$1+ Billion Recovered

SUMMARY

Written By Chris Dolan and Elton Rosicki

Introduction

Navigating California’s employment laws can feel like exploring a legal labyrinth, filled with nuanced regulations and protections designed to govern the relationship between employers and employees, ensuring fair treatment, safety, and equality in the workplace. This article aims to clarify the complexities of California employment law by highlighting the essential aspects of At-Will Employment and Workplace Violence Protection Plans (WVPPs). By examining the intersection of these two components, employers can understand the evolving landscape of workplace regulations and the pivotal role WVPPs play in ensuring employee safety within the framework of at-will employment.

At-Will Employment 

California operates under “at-will employment” principle, allowing employers to discharge employees at any time and for any reason, or even no reason at all, except when the termination is based on a protected class such as race, gender, sexual orientation, religion, disability status, and so on, or if there is an applicable exception. One exception is when an employee is terminated for opposing an unsafe or violent workplace, aligning with California Labor Code § 6310. Under this code, employers are prohibited from retaliating against employees who:

  • make oral or written complaints about workplace safety or health to their employer, the government, or representative;
  • participate in safety-related proceedings or testify in proceedings; or
  • participate in an occupational health and safety committee.

If an employee is terminated in retaliation for exercising their rights under § 6310, they are entitled to reinstatement and reimbursement for lost wages and benefits. Employers who willfully refuse to rehire or restore the affected employee may face legal consequences.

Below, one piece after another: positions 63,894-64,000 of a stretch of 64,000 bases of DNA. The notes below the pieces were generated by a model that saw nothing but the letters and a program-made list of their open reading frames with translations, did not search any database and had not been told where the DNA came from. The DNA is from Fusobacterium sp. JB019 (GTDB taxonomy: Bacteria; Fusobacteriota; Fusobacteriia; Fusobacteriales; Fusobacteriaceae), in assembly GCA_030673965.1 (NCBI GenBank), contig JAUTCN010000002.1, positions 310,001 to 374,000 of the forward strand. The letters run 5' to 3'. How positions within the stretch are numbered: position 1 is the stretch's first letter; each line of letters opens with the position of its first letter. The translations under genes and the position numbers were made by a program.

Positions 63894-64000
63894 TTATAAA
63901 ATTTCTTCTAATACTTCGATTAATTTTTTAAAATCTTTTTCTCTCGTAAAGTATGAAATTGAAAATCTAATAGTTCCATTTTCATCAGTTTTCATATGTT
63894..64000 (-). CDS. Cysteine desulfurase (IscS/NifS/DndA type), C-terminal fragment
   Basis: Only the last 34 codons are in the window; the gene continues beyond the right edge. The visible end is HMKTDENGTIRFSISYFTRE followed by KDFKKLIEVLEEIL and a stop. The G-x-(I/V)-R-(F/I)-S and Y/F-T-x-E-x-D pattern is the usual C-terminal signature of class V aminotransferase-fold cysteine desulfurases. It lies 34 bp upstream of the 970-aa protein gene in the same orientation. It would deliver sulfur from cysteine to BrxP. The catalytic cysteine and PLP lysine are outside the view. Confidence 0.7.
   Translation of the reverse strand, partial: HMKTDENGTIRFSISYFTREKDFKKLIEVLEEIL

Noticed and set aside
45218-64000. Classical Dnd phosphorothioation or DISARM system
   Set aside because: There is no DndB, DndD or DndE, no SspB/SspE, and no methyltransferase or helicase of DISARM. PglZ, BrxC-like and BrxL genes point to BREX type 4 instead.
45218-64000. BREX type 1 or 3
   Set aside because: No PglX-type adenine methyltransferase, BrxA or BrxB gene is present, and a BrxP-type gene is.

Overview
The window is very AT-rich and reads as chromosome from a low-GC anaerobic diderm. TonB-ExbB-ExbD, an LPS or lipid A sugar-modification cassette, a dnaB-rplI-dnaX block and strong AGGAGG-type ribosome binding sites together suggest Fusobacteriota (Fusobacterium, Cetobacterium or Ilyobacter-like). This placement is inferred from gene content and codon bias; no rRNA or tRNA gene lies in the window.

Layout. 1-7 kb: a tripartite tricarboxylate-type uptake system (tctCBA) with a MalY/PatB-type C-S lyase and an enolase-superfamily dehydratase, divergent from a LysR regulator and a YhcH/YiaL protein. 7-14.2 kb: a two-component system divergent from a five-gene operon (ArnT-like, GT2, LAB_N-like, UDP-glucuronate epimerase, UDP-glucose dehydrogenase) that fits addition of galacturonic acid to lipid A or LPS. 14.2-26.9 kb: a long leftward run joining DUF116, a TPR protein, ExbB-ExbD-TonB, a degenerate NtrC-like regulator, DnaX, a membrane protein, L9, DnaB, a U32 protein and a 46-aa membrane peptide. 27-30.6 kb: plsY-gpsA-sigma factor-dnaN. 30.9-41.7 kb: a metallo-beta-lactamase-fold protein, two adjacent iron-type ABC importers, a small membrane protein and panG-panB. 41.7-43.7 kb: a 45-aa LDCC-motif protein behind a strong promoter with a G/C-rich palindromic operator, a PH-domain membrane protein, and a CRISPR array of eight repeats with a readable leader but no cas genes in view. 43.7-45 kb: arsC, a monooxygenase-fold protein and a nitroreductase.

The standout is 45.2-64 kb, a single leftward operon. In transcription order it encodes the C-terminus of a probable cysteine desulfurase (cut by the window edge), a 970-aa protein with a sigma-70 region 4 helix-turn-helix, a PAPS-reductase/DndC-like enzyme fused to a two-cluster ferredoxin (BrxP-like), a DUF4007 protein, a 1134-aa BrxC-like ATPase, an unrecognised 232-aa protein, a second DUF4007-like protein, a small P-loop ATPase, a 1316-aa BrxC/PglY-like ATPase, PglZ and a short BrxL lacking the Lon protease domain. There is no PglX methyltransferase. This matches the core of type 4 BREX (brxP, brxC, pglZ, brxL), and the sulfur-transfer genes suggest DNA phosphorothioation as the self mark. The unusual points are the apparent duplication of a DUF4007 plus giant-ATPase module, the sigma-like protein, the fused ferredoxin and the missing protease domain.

Workplace Violence Prevention Plan (WVPP)

In response to rising concerns about workplace safety, California has enacted a comprehensive workplace violence prevention law that mandates public and private employers with California employees to implement tailored WVPPs by July 1, 2024, with some exceptions, such as places of employment with fewer than 10 employees present at any given time and not accessible to the public, employees telecommuting from a location of their own choosing, and healthcare facilities already covered by Section 3342 of Title 8 of the California Code of Regulations.

WVPP Implementation and Requirements

The California Division of Occupational Safety and Health’s (Cal/OSHA) model plan outlines the responsibilities of WVPP administrators, procedures for reporting and investigating workplace violence incidents, identifying and evaluating workplace violence hazards, emergency response protocols, employee training, and methods for reviewing and updating the plan. Employers can use the Cal/OSHA template, create their own, or incorporate workplace violence prevention into their existing Injury and Illness Prevention Program. WVPPs must be reviewed annually, after a deficiency is observed, and following any workplace violence event. A compliant WVPP must include:

  • names or job titles of individuals responsible for the plan;
  • procedures for employee participation in the plan’s development and implementation, including hazard identification, training, and incident reporting;
  • methods for coordinating the plan with other employers, where applicable;
  • procedures for responding to reports of workplace violence and prohibiting retaliation against those who report;
  • ensuring both supervisory and non-supervisory employees adhere to the plan;
  • communicating workplace violence issues to employees, including reporting incidents and how concerns will be investigated and resolved;
  • responding to workplace violence emergencies, including alerting employees and coordinating evacuations;
  • training procedures;
  • identifying, evaluating, and correcting workplace violence hazards, including scheduled inspections;
  • post-incident response and investigation; and
  • reviewing and updating the plan’s effectiveness.

Training and Compliance

After implementing the WVPP, employers must immediately train employees and conduct annual training thereafter. The training must cover:

  • identifying and evaluating workplace hazards;
  • correcting unsafe conditions promptly;